‘Black Mirror’ Evolves in Season 4

The popular, trippy "Twilight Zone"-inspired series is back for another season

click to enlarge The cast of "Black Mirror," with Jesse Plemons in foreground - PHOTO: Jonathan Prime/Netflix
PHOTO: Jonathan Prime/Netflix
The cast of "Black Mirror," with Jesse Plemons in foreground

With just a few weeks’ notice, addictive sci-fi anthology Black Mirror debuted its fourth season on Netflix just before the end of 2017. While the seasons are short (the first two featured just three episodes each, plus a Christmas special; since its move to Netflix, seasons have doubled in size), the deliciously dark Twilight Zone-inspired series packs a lot into each story. Heavy themes, fantastic known and under-the-radar actors and experimental directors populate what feel more like mini films than television episodes. In that respect, Season 4 is no different.

The typically futuristic series teases us with a retro season opener, “USS Callister,” that at first seems like a Star Trek spoof. But this cheesy space travel sequence is actually an immersive video game played by its creator. Though a captain and hero in his own digital world, the computer programmer is, in reality, surrounded by arrogant, disrespectful colleagues at the gaming company he co-founded. You can’t help but feel for the guy, bullied by his associates and his inferiors — until you see just how he feeds his geek angst and exacts revenge.

My favorite of the season, “USS Callister” represents the full range of what Black Mirror can be: twisty, dark and humorous with real-world implications.

“Arkangel” employs a quintessential Black Mirror trope: microchips for children. When a woman’s child wanders away from the playground for a few hours (but is found safe), she elects to implant a chip in her daughter that not only tracks her location but her health and everything she is exposed to. At what point do a parent’s efforts to protect her children actually inflict harm? It’s helicopter parenting to the extreme.

Shot in Iceland, the beautiful landscape of “Crocodile” gives way to a disturbing domino fall when a terrible accident sets a woman on a destructive path of cover-ups. Tech takes a backseat here, but it does play a role in a machine that can scan a person’s memories and is used to investigate crimes and insurance claims.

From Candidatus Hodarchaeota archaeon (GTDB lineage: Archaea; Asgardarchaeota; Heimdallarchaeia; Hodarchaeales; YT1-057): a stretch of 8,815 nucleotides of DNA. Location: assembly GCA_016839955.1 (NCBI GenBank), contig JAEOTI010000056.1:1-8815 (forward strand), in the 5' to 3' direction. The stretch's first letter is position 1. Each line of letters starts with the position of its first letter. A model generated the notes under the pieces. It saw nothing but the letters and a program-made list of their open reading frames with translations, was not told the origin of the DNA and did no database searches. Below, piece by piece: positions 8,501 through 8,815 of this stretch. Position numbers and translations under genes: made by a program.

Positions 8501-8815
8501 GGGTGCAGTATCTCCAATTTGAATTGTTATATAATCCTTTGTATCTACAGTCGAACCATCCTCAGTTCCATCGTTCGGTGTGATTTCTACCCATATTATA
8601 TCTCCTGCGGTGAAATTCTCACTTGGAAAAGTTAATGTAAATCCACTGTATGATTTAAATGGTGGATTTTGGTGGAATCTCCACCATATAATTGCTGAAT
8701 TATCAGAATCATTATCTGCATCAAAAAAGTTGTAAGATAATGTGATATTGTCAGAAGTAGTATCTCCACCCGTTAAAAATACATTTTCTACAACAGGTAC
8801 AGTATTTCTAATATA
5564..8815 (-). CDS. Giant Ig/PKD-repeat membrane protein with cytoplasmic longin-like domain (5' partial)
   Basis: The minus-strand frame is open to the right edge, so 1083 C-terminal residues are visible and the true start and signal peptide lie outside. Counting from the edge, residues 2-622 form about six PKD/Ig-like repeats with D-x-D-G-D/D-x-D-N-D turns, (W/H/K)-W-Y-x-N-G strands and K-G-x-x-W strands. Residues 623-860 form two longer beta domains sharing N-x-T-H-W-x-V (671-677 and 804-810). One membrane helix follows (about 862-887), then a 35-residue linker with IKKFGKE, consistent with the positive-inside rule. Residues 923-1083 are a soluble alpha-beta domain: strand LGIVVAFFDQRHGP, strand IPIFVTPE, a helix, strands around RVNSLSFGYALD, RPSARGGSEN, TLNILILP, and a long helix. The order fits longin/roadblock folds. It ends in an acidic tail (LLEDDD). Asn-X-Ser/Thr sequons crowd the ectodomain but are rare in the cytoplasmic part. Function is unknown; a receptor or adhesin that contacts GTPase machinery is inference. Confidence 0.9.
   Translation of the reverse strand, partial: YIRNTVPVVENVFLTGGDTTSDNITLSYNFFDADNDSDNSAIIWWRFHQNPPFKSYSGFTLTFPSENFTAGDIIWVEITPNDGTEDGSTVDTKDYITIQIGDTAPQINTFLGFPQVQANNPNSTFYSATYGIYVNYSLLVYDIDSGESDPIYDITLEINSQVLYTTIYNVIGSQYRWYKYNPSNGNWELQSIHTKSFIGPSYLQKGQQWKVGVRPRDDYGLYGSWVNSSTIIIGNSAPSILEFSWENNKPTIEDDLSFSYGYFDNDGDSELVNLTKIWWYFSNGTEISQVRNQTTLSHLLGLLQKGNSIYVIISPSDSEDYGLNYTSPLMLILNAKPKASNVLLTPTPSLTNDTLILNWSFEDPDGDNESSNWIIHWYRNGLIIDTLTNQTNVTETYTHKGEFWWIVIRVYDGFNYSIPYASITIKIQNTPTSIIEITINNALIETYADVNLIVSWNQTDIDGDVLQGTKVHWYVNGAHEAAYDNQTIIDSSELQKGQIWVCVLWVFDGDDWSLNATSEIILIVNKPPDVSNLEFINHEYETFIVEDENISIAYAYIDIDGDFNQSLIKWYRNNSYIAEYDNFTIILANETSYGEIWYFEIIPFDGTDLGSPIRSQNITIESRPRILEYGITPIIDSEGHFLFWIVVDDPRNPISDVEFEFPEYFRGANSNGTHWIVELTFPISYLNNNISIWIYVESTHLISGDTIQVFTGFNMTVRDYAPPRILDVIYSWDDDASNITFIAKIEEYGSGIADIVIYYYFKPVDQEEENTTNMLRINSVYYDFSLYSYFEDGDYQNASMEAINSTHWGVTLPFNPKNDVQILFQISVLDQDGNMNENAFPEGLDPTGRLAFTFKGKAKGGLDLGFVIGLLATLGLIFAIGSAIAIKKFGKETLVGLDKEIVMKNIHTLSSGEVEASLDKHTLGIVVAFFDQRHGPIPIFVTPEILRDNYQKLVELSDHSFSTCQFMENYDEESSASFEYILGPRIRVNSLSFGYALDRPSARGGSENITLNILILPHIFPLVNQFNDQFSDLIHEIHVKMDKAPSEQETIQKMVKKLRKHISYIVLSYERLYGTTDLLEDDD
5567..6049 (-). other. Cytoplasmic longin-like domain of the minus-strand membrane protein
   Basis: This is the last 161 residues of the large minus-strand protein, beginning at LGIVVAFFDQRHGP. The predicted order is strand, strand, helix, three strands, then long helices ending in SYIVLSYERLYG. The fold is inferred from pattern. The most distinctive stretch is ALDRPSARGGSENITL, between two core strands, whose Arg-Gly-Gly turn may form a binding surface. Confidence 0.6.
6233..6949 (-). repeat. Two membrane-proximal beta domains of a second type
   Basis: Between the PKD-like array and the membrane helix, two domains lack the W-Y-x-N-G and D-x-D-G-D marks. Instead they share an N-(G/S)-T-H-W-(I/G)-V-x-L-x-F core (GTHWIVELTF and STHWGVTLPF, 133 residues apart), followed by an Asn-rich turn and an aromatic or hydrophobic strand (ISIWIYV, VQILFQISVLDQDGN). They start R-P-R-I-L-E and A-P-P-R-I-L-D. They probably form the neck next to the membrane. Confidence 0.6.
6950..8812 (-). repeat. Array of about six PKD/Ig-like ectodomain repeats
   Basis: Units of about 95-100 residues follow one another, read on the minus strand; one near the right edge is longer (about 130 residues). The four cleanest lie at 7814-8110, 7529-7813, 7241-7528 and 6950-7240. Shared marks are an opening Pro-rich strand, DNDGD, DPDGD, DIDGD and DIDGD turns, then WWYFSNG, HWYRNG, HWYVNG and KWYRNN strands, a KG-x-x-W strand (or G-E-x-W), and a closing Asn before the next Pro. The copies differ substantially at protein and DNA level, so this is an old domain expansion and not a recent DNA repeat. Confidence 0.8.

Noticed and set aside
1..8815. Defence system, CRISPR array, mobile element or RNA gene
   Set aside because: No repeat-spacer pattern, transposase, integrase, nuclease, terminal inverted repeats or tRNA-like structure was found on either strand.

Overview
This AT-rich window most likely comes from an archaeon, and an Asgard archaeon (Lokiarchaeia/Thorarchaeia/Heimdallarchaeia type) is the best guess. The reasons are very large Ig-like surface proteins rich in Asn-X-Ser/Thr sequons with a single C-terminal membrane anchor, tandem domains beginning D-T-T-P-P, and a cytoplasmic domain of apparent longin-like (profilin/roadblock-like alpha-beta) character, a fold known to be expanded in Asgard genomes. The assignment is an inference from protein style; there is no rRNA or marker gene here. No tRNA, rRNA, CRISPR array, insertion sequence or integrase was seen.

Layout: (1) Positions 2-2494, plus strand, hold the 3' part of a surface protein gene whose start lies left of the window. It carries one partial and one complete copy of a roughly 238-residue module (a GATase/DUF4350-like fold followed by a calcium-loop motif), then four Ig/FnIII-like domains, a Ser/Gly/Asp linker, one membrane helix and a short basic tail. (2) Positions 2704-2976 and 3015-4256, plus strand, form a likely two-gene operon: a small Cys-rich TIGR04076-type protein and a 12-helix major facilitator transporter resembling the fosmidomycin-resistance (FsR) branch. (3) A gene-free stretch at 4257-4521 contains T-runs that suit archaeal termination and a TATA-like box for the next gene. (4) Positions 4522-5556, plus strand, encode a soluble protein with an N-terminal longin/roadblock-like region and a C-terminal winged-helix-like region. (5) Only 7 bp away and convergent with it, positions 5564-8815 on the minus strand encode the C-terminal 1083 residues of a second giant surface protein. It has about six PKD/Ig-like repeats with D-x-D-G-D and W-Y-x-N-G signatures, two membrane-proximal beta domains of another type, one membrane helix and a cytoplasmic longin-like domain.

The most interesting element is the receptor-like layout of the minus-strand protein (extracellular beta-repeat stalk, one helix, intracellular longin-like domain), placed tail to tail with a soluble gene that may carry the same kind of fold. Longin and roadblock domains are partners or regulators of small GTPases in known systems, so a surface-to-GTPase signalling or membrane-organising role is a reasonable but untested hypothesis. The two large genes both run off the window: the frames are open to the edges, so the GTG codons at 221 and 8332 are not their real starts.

Taking a lighter turn, “Hang the DJ” explores the ubiquitous world of online dating and asks: what if an app not only selected compatible matches but told you exactly how long the relationship would last? In this universe, users agree to a prescribed timeline regardless of their true feelings toward one another, as if it’s imperative they experience different sub-par courtships in order to find “The One.” We watch one couple hit it off only to find they’ve got mere hours together, and we then follow them through an amusing series of rocky relationships and one-night-stands. It has gained comparisons to last season’s Emmy-winning “San Junipero” as a rare rom-com episode with a happy ending.

Next up is Black Mirror’s take on the zombie apocalypse — replacing undead humans with killer robots. The shortest of this season, “Metalhead” is a completely stripped-down episode: In black and white, following one character with very little dialogue and devoid of a twist, it might seem like a misstep for the series. But at its essence it’s a man vs. machine horror, especially considering these bots look strikingly similar to those already on the market.

“Black Museum” is one satisfyingly meta finale. A young woman wanders into a museum dedicated to the types of technology seen throughout the series. Much like viewers, she takes in the wild sights and stories of tech gone wrong. Look closely and you’ll see nods to several past episodes, now preserved in the museum. Of course, our protagonist is there to do more than just see a roadside attraction.

Overall, this fourth installment is a fitting addition to the Black Mirror canon, though it did leave me still craving one crazy, mind-boggling tale that would stick with me long after. The show must keep evolving as it has, relying less on dystopian devices and more on story and characters to drive this binge-worthy series. Perhaps its presence on Netflix is a bit of a hindrance — maybe it would be better to savor each episode, letting its ramifications sit with us before devouring another. But we’re not a patient audience and it’s difficult to hold back. An audience addicted to a show, unable to resist consuming it in one sitting — now that sounds like a Black Mirror episode in itself.

Contact Jac Kern: @jackern

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